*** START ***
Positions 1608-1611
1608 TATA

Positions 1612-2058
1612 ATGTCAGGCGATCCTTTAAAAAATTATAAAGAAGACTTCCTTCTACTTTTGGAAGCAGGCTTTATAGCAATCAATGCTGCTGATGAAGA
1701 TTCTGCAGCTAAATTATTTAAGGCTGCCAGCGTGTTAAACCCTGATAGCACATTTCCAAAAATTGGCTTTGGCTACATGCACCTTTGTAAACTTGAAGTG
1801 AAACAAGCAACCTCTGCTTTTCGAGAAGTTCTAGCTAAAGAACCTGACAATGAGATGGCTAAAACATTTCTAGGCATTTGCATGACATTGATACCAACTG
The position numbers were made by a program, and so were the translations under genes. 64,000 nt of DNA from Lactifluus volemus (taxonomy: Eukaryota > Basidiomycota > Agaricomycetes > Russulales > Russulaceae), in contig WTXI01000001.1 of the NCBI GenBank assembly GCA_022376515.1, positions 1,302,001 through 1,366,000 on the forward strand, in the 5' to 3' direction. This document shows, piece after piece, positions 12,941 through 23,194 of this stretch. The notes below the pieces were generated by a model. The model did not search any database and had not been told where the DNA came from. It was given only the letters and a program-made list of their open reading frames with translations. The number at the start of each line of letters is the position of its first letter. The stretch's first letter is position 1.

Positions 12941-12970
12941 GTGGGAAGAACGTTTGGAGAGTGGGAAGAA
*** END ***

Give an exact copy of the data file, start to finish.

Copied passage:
Positions 1608-1611
1608 TATA

Positions 1612-2058
1612 ATGTCAGGCGATCCTTTAAAAAATTATAAAGAAGACTTCCTTCTACTTTTGGAAGCAGGCTTTATAGCAATCAATGCTGCTGATGAAGA
1701 TTCTGCAGCTAAATTATTTAAGGCTGCCAGCGTGTTAAACCCTGATAGCACATTTCCAAAAATTGGCTTTGGCTACATGCACCTTTGTAAACTTGAAGTG
1801 AAACAAGCAACCTCTGCTTTTCGAGAAGTTCTAGCTAAAGAACCTGACAATGAGATGGCTAAAACATTTCTAGGCATTTGCATGACATTGATACCAACTG
The position numbers were made by a program, and so were the translations under genes. 64,000 nt of DNA from Lactifluus volemus (taxonomy: Eukaryota > Basidiomycota > Agaricomycetes > Russulales > Russulaceae), in contig WTXI01000001.1 of the NCBI GenBank assembly GCA_022376515.1, positions 1,302,001 through 1,366,000 on the forward strand, in the 5' to 3' direction. This document shows, piece after piece, positions 12,941 through 23,194 of this stretch. The notes below the pieces were generated by a model. The model did not search any database and had not been told where the DNA came from. It was given only the letters and a program-made list of their open reading frames with translations. The number at the start of each line of letters is the position of its first letter. The stretch's first letter is position 1.

Positions 12941-12970
12941 GTGGGAAGAACGTTTGGAGAGTGGGAAGAA